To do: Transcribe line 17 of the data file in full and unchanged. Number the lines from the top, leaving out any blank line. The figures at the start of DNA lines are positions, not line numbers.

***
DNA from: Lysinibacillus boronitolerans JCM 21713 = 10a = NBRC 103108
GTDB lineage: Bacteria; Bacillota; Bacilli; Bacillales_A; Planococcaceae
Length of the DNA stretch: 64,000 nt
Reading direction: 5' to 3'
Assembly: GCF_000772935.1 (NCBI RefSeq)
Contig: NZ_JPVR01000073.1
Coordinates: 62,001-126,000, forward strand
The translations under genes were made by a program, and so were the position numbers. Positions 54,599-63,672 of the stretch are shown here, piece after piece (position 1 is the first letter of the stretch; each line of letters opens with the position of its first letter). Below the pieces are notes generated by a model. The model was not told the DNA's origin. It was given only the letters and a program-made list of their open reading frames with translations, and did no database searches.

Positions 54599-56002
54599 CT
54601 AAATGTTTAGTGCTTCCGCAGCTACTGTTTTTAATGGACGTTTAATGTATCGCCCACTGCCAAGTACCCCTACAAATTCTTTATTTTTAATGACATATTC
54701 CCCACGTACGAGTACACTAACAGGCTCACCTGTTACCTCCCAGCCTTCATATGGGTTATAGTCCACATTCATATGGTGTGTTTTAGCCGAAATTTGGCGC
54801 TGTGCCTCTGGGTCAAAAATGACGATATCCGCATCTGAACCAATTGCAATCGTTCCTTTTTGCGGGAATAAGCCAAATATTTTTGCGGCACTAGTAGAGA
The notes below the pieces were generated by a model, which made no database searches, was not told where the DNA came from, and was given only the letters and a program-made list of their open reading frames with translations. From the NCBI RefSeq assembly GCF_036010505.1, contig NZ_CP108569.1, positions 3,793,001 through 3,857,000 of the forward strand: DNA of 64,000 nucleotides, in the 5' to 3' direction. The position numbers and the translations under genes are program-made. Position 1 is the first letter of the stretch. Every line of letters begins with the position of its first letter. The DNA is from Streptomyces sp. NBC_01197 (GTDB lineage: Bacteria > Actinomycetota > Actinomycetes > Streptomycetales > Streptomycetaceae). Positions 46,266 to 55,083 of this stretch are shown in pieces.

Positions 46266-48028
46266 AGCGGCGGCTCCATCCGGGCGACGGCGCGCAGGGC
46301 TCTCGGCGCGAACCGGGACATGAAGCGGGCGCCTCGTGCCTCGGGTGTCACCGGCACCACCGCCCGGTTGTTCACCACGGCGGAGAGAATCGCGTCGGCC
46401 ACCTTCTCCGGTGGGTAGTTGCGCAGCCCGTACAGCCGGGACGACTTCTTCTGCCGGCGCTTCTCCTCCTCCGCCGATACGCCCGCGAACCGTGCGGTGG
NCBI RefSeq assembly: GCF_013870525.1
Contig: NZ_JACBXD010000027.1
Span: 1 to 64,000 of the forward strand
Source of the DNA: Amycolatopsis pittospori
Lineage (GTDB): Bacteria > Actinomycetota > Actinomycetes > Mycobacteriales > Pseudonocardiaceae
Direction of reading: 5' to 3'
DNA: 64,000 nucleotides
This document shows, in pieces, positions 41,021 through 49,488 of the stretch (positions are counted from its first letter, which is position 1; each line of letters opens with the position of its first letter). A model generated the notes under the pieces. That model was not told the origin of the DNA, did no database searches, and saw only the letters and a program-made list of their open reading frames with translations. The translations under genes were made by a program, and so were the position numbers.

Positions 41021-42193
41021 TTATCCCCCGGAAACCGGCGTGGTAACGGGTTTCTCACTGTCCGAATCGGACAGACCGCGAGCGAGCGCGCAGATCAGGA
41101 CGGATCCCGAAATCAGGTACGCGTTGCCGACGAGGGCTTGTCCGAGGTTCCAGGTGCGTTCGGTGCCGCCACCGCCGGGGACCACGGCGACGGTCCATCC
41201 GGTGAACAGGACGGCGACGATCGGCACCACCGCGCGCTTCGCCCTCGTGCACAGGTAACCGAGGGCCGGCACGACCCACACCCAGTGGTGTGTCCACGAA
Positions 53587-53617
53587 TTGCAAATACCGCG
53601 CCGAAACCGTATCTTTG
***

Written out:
46301 TCTCGGCGCGAACCGGGACATGAAGCGGGCGCCTCGTGCCTCGGGTGTCACCGGCACCACCGCCCGGTTGTTCACCACGGCGGAGAGAATCGCGTCGGCC